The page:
The term mark-to-market (MTM) refers to a method that records the prices of assets with respect to its current market value.
The two terms mark-to-market and mark-to-margin are often used interchangeably in the investing spectrum.
The value of the stocks in the demat (dematerialised) account of an investor alter on a real-time basis. As the trading hours end, the price assigned to each stock is the one decided by trade, which is buying and selling. MTM is the precise determination of the current value of the investment portfolio. Thus, it ensures a realistic estimate of the financial situation.
For example, let’s say, an investor owns 20 shares of ABC company purchased for Rs 100 per share. Now, consider that the stock is trading at Rs 120 per share. The mark-to-market value of the shares is equal to (20 shares multiplied by Rs 120), or Rs 2,400, whereas the book value might only be equal to Rs 2,000. Similarly, if the stock price reduces to Rs 90, the mark-to-market value is Rs 1,800. An investor has an unrealised loss of Rs 200 on their original investment.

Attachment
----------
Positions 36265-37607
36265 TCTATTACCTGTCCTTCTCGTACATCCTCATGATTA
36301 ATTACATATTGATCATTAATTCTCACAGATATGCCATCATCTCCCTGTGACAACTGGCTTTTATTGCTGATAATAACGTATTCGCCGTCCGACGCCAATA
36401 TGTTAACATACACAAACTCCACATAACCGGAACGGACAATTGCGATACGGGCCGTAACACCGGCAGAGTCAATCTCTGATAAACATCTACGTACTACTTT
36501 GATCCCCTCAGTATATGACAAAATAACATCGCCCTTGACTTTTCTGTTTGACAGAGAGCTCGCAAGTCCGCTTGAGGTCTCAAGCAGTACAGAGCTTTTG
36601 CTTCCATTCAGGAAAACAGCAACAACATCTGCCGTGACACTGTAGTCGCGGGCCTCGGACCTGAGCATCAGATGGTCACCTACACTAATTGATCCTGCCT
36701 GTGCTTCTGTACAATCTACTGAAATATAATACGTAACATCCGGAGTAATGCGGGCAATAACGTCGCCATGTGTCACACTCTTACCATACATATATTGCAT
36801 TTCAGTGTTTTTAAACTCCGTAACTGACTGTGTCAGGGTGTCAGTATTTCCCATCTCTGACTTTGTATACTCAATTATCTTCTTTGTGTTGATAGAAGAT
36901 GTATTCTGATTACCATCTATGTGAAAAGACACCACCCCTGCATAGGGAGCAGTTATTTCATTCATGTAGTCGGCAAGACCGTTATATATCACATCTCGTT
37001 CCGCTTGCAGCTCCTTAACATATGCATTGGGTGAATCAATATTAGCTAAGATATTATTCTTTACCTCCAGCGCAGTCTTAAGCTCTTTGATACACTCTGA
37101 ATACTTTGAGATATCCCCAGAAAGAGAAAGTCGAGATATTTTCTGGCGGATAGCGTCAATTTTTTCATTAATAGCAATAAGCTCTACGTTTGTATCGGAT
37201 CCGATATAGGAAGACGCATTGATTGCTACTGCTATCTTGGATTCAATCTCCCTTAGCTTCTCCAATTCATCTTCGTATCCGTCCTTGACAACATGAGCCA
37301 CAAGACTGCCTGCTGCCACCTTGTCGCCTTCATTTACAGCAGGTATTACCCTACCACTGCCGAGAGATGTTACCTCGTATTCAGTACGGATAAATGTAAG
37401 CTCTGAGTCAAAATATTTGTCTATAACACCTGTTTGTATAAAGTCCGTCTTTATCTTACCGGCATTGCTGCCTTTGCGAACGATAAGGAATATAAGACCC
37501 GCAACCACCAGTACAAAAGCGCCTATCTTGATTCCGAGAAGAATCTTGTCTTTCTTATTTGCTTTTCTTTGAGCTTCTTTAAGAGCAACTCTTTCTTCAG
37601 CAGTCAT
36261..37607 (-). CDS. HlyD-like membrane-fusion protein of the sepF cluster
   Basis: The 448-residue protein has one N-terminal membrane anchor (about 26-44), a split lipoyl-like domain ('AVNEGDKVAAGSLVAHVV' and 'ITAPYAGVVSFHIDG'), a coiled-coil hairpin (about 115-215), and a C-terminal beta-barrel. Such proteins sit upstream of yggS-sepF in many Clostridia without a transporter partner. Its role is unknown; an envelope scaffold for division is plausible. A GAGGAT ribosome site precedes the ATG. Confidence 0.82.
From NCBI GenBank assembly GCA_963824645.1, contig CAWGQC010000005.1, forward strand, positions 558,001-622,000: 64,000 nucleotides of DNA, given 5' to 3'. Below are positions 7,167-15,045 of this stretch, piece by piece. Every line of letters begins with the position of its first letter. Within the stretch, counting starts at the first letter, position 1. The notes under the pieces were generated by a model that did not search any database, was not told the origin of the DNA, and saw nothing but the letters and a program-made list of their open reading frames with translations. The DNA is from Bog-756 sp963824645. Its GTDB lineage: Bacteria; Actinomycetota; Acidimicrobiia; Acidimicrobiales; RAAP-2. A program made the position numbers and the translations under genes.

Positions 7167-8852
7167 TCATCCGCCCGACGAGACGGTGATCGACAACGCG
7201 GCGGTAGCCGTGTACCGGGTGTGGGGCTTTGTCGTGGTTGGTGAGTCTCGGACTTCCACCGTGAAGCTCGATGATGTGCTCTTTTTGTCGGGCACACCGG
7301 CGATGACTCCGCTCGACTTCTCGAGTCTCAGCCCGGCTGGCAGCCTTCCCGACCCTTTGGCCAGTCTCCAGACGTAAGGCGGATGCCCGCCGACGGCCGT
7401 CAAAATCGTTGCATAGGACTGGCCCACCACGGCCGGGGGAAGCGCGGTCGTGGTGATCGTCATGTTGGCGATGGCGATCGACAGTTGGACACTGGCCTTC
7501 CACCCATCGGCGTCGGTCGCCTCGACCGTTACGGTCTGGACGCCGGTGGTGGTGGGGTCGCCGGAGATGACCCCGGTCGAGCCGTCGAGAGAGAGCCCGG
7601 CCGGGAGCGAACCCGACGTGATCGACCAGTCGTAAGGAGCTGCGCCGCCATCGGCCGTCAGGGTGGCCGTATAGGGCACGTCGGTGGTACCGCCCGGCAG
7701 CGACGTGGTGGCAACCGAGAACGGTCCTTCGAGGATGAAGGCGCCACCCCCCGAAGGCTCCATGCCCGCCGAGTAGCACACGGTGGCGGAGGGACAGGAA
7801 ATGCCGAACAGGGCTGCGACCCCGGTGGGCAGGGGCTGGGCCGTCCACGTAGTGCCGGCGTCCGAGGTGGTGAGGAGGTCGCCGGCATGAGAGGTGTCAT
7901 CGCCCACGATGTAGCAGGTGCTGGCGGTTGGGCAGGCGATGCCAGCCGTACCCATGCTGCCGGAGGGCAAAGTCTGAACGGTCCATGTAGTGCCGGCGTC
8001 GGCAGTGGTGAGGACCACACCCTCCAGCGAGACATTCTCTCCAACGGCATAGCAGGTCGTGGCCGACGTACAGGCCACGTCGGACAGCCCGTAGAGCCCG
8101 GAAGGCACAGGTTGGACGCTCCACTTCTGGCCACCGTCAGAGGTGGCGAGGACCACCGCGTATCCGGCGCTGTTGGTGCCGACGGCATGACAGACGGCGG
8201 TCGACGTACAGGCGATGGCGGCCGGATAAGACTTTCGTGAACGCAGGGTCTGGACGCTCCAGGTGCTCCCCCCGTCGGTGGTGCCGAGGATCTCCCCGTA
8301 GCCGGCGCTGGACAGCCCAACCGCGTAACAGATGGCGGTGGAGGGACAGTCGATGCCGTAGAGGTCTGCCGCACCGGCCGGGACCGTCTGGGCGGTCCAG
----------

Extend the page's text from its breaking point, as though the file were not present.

While it is majorly used while trading future contracts, it also applies to stocks and bond markets.
In the case of mutual funds, MTM is undertaken on a daily basis, during market closing. This can provide an investor with an idea about a particular company’s net asset value (NAV).
Experts are of the opinion that MTM highlights the true value of an asset as it is confirmed with respect to the current market price.
However, the term MTM is likely to be problematic at times as the value of assets may vary every second due to changing market scenarios. Also, problems may occur in MTM when market-based measurements do not offer the true value of an underlying asset.
Rajiv is an independent editorial consultant for the last decade. Prior to this, he worked as a full-time journalist associated with various prominent print media houses. In his spare time, he loves to paint on canvas.